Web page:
Reply
    1. Leonardo

      Friend excellent project. I’m mont one together for my son. I installed Atom but in the compilation it presents errors. Did you need to install any external libraries?

      Reply
      1. Wouter Post author

        Hi Leonardo, thanks for your response! I think your error is caused by me not having included the Streaming library; I installed this library globally (which is bad practice). See the latest commit in the dev branch: https://gitlab.com/kloppertje/balancingrobot/tree/devel

        If it still doesn’t work, please post (or better, mail) the specific errors you get. Also, I can recommend VSCode, it works a bit better compared to Atom with PlatformIO, in my opinion.

        Reply
        1. Leonardo

          lib\AsyncTCP\src\AsyncTCP.cpp:259:27: error: field ‘call’ has incomplete type ‘tcpip_api_call’

          Reply
          1. Leonardo

            I solved the error above. I upgraded the AsyncTCP library to 1.0.3 now I’m having this error. lib\I2Cdev\I2Cdev.cpp:276:75: error: no matching function for call to ‘min(uint8_t&, int)’

  3. Robert Schossleitner

    Hello Wouter,

    thanks for the PCB. Now i am fighting a bit with the Stepper Code in the Loop i found this lines.

    motLeft.update();
    motRight.update();
    // updateStepper(&motLeft);
    // updateStepper(&motRight);

    In my case it seems that ust the motLeft produces an appropriate stepper clock on the gpio pin the motRight gpio is quiet. However the direction pin of the motRight is working. If i flip the update-Statements (motRight first), in all cases the first is working. It seems to me that something with the timer/ISR is not working. Do you have any hints regarding that problem?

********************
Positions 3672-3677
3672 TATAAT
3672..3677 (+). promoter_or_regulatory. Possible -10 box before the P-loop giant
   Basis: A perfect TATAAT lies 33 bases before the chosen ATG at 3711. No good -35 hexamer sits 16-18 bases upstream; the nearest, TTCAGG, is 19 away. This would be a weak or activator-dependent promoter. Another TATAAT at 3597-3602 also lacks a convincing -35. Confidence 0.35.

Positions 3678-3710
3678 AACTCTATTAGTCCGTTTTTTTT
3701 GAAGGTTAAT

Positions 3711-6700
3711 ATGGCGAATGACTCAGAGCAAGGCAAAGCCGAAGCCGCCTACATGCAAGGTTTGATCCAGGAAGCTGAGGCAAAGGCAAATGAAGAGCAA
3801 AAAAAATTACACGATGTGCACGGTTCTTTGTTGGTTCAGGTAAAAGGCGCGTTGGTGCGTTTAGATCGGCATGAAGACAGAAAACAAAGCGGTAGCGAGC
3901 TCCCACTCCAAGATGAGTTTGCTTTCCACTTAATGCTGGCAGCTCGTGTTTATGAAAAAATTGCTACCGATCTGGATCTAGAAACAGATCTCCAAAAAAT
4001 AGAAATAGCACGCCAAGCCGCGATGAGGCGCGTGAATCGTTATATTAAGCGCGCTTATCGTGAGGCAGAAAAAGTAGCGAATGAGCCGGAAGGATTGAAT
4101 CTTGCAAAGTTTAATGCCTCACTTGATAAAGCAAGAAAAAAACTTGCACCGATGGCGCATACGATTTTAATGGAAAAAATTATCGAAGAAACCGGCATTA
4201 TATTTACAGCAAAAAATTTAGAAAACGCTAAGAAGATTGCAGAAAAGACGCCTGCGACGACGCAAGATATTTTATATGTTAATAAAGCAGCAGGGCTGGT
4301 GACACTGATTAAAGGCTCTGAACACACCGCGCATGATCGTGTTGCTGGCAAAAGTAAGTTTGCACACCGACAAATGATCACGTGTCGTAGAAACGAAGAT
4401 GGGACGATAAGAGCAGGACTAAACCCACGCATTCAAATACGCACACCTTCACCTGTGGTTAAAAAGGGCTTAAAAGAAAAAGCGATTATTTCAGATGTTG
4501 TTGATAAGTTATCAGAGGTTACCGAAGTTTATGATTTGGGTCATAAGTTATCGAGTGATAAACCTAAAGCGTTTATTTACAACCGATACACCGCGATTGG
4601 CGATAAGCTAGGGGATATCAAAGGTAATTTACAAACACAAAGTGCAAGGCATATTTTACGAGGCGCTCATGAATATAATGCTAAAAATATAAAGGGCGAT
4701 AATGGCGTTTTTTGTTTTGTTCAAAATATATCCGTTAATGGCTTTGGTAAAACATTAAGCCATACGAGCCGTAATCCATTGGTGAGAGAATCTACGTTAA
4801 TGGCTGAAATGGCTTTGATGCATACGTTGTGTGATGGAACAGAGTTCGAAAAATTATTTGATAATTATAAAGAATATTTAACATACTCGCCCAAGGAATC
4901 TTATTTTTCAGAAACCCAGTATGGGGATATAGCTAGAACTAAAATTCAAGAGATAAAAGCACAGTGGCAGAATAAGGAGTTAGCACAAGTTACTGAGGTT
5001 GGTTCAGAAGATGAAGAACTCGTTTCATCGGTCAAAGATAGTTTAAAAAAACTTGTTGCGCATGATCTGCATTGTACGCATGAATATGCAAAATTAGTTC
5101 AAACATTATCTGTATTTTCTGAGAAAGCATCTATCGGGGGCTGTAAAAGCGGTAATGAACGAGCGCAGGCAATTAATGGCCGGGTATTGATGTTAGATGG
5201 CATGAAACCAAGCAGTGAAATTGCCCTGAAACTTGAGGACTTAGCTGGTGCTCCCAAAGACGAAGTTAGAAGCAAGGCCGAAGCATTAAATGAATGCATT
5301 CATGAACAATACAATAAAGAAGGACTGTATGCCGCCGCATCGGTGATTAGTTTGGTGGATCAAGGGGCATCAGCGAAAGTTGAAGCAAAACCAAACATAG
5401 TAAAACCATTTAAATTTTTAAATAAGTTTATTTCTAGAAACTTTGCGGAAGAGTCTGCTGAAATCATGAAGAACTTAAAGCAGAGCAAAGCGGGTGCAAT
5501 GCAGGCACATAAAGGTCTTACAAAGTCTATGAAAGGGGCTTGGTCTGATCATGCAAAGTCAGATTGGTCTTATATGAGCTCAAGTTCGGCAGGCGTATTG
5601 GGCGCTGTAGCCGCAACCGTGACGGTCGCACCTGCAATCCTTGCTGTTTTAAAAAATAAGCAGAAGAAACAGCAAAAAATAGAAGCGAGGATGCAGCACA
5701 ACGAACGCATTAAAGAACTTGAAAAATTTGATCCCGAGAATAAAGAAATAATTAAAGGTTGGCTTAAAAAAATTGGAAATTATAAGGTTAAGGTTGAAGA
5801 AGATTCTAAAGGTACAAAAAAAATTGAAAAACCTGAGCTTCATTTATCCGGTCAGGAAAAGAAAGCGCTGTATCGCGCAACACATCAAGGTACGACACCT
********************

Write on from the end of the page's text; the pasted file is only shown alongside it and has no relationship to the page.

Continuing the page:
BR Robert

    Reply
    1. Wouter Post author

      Hi Robert,

      I haven’t experienced these issues before. Are you using the devel branch (which I recommend)? And, have you changed any of the pins used for step generation? Maybe something goes wrong in this function (lib/fastStepper.cpp):
      void IRAM_ATTR fastStepper::timerFunction() {
      // portENTER_CRITICAL_ISR(&timerMux);
      if (!pinState) {
      _step += dir; // Step is made on rising edge
      GPIO.out_w1ts = 1<<_stepPin; pinState = 1; } else { GPIO.out_w1tc = 1<<_stepPin; pinState = 0; } // portEXIT_CRITICAL_ISR(&timerMux); } You could for example try using digitalWrite (which is probably a bit slower). KR Wouter

      Reply
    2. Atilla BALCI

      What type fuse should i use instead of F1 polyswitch? i can’t find it in my country. Ampere or volt?

      Reply
      1. Wouter Post author

        Depends on the supply voltage. Typically, two stepper motors consume 10-15W. So, at 12V that’s roughly 1A. So, a polyfuse with a rated current a bit above that, say 2A, should suffice. And the rated voltage should then be higher than 12V. But again, it all depends on the choice of input voltage.

        Reply
        1. Atilla BALCI

          I am trying to do the same as yours. Will work with 6s lipo. How many volts and amps do you recommend? There are thermal and glass fuses with legs but I don’t know how many degrees Celsius or amperes (volts) i will use.

          Reply
        2. Atilla BALCI

          Finally, I am confused about two points.
          First, in the pcb readme file, you said “You can de-solder the current adjustment potentiometer on the stepper driver breakout boards. Add a wire to the wiper terminal, and connect the (two) wires to J4”. As far as I understand, J4 and J7 for the stepper motors output connections. Will the cables from the stepper driver breakout boards be connected to J4 or J1?